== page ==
deed dated ' in the
reign
of
Ptolemy
the Benefactor
God,
the son of
Ptolemy
and
Cleopatra
the Gods Manifest and
Queen Cleopatra
his wifel." Side
by
side with this
Greek
cult, moreover,
was the
Egyptian
cult of the
Ptolemy
as
Pharaoh,
and the first
Greek scribe who
copied
a translation of a demotic
papyrus
must have felt the alien
ring
of such titles as those
given
to
Philopator
in a Greek document at Munich2: "He
that restored the sacred rites and the laws established
by
the Most- Great and Most
Great and Most Great
Hermes,
Lord of the
thirty-year periods,
like
Hephaestus
the
Great,
King
like
Helios,
Great
King
of the
Upper
and Lower
regions, offspring
of the
Benefactor Gods whom
Hephaestus glorified,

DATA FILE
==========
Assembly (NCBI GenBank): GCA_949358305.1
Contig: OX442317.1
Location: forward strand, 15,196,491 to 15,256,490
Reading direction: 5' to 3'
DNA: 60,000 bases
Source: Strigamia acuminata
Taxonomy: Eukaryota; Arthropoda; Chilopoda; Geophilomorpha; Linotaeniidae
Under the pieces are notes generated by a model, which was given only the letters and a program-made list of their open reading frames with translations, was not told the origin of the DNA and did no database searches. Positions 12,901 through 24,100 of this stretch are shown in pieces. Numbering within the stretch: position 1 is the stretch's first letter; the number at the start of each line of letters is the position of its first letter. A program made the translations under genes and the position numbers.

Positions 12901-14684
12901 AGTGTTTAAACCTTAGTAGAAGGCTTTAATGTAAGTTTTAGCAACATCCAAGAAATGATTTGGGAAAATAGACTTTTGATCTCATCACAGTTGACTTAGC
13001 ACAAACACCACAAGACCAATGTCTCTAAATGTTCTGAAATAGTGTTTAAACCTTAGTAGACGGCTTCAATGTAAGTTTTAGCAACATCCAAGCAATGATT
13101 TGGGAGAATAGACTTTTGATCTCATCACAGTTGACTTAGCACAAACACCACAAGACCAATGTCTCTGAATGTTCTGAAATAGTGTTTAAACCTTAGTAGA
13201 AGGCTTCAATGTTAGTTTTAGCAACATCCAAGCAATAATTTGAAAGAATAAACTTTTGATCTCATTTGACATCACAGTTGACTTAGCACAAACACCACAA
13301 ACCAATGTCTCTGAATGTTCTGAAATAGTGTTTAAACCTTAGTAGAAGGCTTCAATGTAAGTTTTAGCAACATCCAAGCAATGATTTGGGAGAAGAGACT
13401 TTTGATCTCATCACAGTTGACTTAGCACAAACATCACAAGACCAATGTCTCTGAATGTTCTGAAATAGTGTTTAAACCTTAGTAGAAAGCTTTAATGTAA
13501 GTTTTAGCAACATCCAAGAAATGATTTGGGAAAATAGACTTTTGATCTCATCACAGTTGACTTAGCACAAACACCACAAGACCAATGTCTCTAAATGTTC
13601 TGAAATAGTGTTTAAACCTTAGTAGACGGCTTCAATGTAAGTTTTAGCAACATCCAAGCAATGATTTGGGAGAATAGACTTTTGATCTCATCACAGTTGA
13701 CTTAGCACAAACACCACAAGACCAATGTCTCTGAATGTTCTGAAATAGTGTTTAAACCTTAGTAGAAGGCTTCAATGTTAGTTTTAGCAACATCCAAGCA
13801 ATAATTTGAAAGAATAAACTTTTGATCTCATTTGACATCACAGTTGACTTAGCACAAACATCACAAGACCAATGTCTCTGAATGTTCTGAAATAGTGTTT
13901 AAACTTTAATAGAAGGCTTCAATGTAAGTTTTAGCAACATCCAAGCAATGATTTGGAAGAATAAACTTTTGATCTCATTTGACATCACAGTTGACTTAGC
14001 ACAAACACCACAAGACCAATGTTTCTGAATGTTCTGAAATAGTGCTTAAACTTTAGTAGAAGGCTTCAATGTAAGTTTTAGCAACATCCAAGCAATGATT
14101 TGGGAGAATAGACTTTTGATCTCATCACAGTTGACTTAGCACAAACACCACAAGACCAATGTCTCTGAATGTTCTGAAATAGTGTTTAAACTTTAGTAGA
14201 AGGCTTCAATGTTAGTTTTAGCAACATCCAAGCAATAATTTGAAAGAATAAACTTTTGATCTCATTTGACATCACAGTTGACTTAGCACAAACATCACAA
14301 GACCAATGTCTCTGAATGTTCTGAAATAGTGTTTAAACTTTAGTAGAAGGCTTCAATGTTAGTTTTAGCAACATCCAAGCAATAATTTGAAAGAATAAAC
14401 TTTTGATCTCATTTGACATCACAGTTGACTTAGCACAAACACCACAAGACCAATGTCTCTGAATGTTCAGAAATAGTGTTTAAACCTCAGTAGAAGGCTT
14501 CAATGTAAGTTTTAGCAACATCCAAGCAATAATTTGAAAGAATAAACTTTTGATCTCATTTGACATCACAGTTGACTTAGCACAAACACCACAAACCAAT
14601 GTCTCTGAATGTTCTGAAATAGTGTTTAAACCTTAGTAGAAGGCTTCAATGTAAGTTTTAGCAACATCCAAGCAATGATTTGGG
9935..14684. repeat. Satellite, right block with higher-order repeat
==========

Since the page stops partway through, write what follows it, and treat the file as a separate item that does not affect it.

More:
to whom Helios
gave
the
power, image
of
Zeus,
son of
Helios, Ptolemy
who liveth for
ever,
the beloved of Isis."
And this
brings
us to the
political organization
of the
kingdom.
We learn from
such texts as the Revenue Laws of
Ptolemy Philadelphus
that the tenants of the
royal
lands and the workers in the oil
monopoly
were alike limited in their
personal liberty,
forbidden to remove to another
nome,
not free to withhold their labour. The Greek
settlers
were,
of
course,
accustomed to slave
labour,
on which Greek
industry largely
rested,
but these
Egyptian peasants
and artisans were not slaves.
They
were at once
free and
unfree;
tenants
paying
rent or artisans
receiving
wages, yet
at
every point
subject
to restrictions and
constraint,
tied to their
homes,
semi-serfs. And
they
were
thus tied because
they
were
merely part
of the
machinery
of the
state,
and that state
was but the
expression
of the
king's will,
the condition of his
well-being.
The
Ptolemy,
Macedonian in
origin,
with the tradition of Macedonian feudalism behind